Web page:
Similar to Word2Vec, GloVe creates a continuous multi-dimensional representation of a word that is learned from its surrounding context words within a training corpus. Trained on a large corpus of text, these co-occurance statistics cause semantically similar words to appear near each-other in their resulting multi-dimensional embedding space. For example, dog and cat would be expected to appear near a region of other pet related words in the embedding space, because the context words that surround them in the training corpus are similar.
126.96.36.199 FastText by Facebook
Text classification has become an essential component of the commercial world. Consistent with how Google analyses a users search patterns to channel its marketing, Facebook has its own systems for leveraging users text data to direct more targetted ads.
FastText12 is an open-source library created by Facebook AI Research (FAIR), exclusively dedicated to the purpose of efficient learning of word representations and simplifying text classification. Recently, it has gained considerable traction within the Data Science community. This has been in part due to it’s capacity to expeditious performance in training and prediction of large amounts of computationally expensive text data, but moreover, due to its unique approach which appears to give it a major advantage over other algorithms. In contrast to the Word2Vec and GloVe algorithms, which treat single words as the smallest unit of analysis within vector representation, FastText splits individual words into n-gram chunks. Thus, the size of the unit of analysis could range from 1 to the length of the word. Not only is this is especially helpful for smaller datasets as it expands the volume of vector representations, it can also help with rarer words, for example rare diseases in a medical context.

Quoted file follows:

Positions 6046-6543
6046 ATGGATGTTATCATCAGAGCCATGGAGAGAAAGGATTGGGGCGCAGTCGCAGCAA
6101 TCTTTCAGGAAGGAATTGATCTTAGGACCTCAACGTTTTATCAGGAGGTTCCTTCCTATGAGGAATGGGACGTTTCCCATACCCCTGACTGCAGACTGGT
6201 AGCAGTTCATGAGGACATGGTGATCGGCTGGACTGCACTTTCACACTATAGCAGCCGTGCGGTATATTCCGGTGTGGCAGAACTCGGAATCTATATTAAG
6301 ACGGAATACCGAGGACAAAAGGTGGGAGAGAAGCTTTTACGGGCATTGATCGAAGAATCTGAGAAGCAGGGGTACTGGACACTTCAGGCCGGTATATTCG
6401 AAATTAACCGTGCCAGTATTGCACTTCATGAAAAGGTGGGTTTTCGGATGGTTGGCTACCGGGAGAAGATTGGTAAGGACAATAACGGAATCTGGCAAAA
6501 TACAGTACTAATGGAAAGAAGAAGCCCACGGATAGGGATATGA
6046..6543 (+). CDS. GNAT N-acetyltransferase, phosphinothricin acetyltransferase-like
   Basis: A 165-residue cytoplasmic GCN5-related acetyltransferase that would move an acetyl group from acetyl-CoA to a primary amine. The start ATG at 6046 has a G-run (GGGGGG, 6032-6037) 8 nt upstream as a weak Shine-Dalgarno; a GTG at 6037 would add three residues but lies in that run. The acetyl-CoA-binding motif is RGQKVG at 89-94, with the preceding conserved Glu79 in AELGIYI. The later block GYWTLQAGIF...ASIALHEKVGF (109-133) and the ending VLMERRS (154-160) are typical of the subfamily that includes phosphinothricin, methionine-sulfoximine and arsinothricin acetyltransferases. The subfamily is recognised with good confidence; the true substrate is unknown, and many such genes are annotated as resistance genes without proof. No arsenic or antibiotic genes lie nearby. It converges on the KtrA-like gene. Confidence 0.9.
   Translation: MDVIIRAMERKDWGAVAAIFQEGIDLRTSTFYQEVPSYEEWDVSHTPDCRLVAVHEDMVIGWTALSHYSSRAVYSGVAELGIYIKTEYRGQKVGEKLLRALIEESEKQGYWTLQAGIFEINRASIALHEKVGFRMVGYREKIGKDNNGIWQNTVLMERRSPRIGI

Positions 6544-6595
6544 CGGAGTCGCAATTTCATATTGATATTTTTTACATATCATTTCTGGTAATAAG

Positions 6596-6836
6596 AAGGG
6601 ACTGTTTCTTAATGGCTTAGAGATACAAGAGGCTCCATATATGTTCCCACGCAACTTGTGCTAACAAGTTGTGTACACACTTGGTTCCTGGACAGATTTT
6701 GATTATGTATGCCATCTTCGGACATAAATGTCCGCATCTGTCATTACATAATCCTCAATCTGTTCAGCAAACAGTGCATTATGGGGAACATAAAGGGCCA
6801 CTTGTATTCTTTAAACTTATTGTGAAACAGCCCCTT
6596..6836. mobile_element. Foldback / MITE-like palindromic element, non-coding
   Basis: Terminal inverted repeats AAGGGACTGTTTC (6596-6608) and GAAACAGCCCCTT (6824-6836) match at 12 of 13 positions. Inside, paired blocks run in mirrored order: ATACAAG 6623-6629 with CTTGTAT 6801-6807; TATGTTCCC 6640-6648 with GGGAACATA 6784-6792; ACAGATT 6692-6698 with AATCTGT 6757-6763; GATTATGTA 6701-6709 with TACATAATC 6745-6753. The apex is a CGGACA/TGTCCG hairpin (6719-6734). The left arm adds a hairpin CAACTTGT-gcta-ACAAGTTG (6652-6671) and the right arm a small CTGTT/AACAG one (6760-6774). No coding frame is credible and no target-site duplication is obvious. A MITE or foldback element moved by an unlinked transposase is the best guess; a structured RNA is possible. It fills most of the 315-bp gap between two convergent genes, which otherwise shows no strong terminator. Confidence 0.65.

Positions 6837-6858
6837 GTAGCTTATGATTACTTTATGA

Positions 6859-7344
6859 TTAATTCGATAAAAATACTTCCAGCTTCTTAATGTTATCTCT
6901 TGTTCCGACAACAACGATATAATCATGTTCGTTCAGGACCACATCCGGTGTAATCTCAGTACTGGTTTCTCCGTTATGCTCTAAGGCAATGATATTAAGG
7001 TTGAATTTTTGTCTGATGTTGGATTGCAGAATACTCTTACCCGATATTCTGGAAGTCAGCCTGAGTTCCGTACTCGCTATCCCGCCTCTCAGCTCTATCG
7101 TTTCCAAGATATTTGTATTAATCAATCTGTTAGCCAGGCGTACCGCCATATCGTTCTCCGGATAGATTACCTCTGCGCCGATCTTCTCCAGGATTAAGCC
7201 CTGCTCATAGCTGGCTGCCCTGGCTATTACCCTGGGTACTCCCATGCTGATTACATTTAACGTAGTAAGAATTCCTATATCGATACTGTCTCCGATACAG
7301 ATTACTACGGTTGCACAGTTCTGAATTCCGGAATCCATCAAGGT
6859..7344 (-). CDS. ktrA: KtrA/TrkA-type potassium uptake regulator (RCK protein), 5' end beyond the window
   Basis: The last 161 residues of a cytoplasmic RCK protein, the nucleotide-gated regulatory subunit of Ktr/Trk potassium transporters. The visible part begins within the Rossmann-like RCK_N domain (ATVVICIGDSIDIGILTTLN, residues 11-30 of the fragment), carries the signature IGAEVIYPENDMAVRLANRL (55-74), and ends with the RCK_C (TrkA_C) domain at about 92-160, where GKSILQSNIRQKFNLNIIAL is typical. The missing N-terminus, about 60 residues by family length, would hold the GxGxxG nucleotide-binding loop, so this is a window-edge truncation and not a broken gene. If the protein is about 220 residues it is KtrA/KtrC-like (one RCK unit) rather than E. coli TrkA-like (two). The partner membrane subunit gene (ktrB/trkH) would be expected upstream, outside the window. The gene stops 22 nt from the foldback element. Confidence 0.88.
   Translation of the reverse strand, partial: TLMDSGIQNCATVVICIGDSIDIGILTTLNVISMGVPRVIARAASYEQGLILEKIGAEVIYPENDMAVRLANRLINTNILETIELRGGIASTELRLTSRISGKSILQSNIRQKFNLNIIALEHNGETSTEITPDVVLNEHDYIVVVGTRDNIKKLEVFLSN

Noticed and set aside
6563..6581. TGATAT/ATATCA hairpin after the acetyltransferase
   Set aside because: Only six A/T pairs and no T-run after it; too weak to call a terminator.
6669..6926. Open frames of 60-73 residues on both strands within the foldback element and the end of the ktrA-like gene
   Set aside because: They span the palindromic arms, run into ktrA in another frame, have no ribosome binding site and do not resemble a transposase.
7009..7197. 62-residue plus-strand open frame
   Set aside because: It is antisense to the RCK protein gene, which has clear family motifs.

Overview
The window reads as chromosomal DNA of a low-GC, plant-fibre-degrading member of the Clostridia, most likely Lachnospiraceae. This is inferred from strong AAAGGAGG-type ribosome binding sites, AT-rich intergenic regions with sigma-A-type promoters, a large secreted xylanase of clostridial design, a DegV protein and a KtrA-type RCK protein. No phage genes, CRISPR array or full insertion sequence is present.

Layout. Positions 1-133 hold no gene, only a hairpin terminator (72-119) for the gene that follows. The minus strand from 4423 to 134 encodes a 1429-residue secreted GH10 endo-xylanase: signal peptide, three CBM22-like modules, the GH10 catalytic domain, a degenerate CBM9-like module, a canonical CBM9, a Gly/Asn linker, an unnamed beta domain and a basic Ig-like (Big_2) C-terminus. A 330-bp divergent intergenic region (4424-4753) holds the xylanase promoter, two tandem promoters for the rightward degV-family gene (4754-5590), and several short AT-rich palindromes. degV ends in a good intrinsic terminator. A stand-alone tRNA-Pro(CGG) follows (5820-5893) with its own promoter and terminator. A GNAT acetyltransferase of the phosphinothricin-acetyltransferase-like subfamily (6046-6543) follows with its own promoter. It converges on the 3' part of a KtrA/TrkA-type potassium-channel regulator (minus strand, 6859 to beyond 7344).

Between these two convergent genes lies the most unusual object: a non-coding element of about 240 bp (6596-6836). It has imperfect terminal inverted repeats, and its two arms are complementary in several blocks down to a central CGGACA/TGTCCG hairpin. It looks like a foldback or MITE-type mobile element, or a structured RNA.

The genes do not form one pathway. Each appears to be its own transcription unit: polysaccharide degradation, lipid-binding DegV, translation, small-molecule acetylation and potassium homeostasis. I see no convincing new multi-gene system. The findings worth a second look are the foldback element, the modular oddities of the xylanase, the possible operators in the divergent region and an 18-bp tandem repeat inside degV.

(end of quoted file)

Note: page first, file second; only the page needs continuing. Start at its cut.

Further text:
This approach also offers FastText an unprecedented advantage to enable text analysis in more grammatically complex languages, and it already supports multi-language capacity reported to be 294 languages. The Eurasian languages are problematic to perform text analysis on as their cases are differentiated by a range of suffixes added to the end of words making them a challenge to stem and lemmatise. FastText’s unique approach potentially nullifies this barrier. Given these advantages, it is of particular interest for my PhD project and offers unusual advantages working with Russian and a number of other Eurasian languages (Azeri, Kyrgyz, Kazakh and Ukrainian).
This section presents some basic descriptives introducing a general breakdown of the prominent terms by frequency and using the tf-idf (term-frequency inverse-document-frequency). Tf-idf identifies notable terms by document while omitting common stopwords, which add no analytical value. Like the previous post, the descriptives for this paper will also be done using the tidy suite of tools from the R statistical programming language. The powerful Pandas13 library allows a quick and efficient set of tools to perform data manipulation operations within Python, but the visualisation tools are not as efficient. Matplotlib14 is frequently eulogised for its publishable quality graphics and extensive capacity for customisation. However, the visualisations are seen as far less sophisticated than R’s ggplot215 library, and the code quickly becomes very turgid and cumbersome as one attempts to bring visualisations to the standard offered by basic out-of-the-box ggplot2 graphics.